Ransomware attack on data firm ION could take days to fix -sources
By James Pearson and Danilo Masoni
LONDON/MILAN (Reuters) -A ransomware attack that hit ION Trading UK could take days to fix, leaving scores of brokers unable to process derivatives trades, sources familiar with the matter told Reuters on Thursday.
ION Group, the financial data firm's parent company, said in a statement on its website that the attack began on Tuesday.
"The incident is contained to a specific environment, all the affected servers are disconnected, and remediation of services is ongoing," ION Group said, declining requests for further comment.
Ransomware is a form of malicious software deployed by criminal gangs which works by encrypting data, with hackers offering the victim a key in return for payments. Such ransom demands can total millions of dollars.
Officials on both sides of the Atlantic are monitoring the disruption.
"We're aware of this ongoing incident and we will continue to work with our counterparts and the firms affected," Britain's Financial Conduct Authority (FCA) and the Prudential Regulation Authority (PRA) said on Thursday.
The Federal Bureau of Investigation told Reuters it was also aware of the hack, although it declined further comment. Bloomberg News reported that the FBI had been in touch with Ion executives about the incident.
Among the many ION clients whose operations were likely to have been affected were ABN Amro Clearing and Intesa Sanpaolo, Italy's biggest bank, messages to clients from both banks which were seen by Reuters showed.
The Futures Industry Association (FIA) said issues at ION had affected the trading and clearing of exchange-traded financial derivatives, although there had been no reports of margin problems in financial markets.
ABN told clients on Wednesday that due to "technical disruption" from ION, some applications were unavailable and were expected to remain so for a "number of days".
It added that its staff had to process trades directly with the exchange.
In response to questions from Reuters, ABN said it is not currently seeing any "relevant disruptions".
"ABN AMRO Clearing has taken appropriate action to keep its operations safe, including informing its clients beforehand on what might happen," it said in an e-mailed statement.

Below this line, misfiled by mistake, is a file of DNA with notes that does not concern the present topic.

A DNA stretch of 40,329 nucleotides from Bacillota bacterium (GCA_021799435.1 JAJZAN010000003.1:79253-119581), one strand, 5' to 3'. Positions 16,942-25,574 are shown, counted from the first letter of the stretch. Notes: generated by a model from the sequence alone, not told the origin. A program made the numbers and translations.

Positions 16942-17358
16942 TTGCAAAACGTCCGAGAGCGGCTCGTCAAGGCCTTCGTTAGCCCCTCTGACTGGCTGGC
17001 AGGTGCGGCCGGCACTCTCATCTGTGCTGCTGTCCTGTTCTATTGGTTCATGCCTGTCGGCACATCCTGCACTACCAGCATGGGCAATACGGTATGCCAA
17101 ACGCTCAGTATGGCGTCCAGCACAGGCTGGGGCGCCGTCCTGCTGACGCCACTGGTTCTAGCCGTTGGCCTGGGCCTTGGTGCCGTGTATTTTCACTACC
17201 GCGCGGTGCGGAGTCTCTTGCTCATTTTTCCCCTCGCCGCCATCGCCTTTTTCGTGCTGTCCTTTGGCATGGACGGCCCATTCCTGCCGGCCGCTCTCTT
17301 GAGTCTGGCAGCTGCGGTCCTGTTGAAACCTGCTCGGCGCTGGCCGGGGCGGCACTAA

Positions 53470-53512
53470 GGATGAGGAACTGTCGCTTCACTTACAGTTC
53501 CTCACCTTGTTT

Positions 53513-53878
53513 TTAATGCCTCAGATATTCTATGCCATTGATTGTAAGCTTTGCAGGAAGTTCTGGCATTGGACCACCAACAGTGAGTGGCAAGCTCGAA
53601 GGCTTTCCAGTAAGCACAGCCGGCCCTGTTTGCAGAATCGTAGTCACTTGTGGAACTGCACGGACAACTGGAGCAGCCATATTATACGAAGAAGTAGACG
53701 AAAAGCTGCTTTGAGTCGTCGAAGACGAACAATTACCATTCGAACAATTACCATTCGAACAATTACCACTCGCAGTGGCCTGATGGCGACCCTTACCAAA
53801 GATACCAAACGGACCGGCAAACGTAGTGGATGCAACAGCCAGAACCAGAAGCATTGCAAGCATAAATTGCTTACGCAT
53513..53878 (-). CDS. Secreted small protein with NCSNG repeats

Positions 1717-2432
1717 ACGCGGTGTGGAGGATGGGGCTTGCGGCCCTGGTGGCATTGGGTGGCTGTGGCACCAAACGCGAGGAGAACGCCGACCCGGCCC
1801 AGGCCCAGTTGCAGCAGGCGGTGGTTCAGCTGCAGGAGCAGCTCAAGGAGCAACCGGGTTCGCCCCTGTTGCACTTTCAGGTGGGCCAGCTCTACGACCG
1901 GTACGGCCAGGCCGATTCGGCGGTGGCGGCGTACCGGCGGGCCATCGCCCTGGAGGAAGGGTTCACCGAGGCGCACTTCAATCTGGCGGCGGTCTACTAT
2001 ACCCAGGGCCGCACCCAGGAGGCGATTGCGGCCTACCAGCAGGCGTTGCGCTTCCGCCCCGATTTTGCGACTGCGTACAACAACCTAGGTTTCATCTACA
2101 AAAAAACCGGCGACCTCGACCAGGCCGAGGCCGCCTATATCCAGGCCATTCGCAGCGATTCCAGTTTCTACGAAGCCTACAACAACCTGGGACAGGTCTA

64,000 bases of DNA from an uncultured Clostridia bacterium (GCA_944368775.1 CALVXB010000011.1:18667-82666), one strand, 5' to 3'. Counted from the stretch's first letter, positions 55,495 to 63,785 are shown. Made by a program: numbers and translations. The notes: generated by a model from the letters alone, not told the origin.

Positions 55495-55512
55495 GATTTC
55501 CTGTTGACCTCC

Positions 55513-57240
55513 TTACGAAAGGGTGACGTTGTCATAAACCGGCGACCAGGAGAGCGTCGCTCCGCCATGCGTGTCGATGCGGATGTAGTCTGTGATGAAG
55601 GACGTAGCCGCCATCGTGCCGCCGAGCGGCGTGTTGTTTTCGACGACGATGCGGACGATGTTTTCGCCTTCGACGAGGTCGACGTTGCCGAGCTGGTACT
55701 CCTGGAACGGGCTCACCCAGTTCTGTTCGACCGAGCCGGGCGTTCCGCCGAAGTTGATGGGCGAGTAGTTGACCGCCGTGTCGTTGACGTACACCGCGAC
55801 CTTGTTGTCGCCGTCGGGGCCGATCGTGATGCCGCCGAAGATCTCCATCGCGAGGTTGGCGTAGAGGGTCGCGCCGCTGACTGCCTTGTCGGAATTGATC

Intesa Sanpaolo told clients that its brokerage and clearing operations on exchange-traded derivatives had been "severely hampered" by IT problems at ION and that it was not able to handle orders.
The bank told Reuters it was waiting for ION to indicate when it could can restart "normal and safe" operations, adding that the ransomware attack targeting the trading services company had not impacted its own systems.
A source with knowledge of the matter said the attack put brokers that process complex over-the-counter trades involving products such as options in a difficult situation and the problem could take another five days to fix.
The U.S. Commodity Futures Trading Commission said its weekly Commitments of Traders report will be delayed because of the attack until all trades can be reported.
It also said certain reporting firms do not have enough information to fully prepare the daily large trader reports. CFTC reports provide a snapshot of investor positioning on various assets.
Lockbit said it would publish stolen data on Feb. 4 if ION Group failed to pay a ransom, a screenshot of the group's blog on the dark web on darkfeed.io, a website which tracks ransomware groups, showed.
Lockbit ransomware has been detected all over the world, with organisations in the United States, India and Brazil among the common targets, cybersecurity firm Trend Micro said.
Trend Micro has called the group, which some cybersecurity experts say has members in Russia, "one of the most professional organised criminal gangs in the criminal underground".
Britain's National Cyber Security Agency (NCSC), part of Britain's GCHQ eavesdropping intelligence agency, said it had no immediate comment when contacted by Reuters.
(Reporting by James Pearson in London and Danilo Masoni in Milan; Additional reporting by Harry Robertson and Amanda Cooper in London, Valentina Za in Milan and Raphael Satter and Eric Beech in Washington; Editing by Alexander Smith, Kirsten Donovan and Marguerita Choy)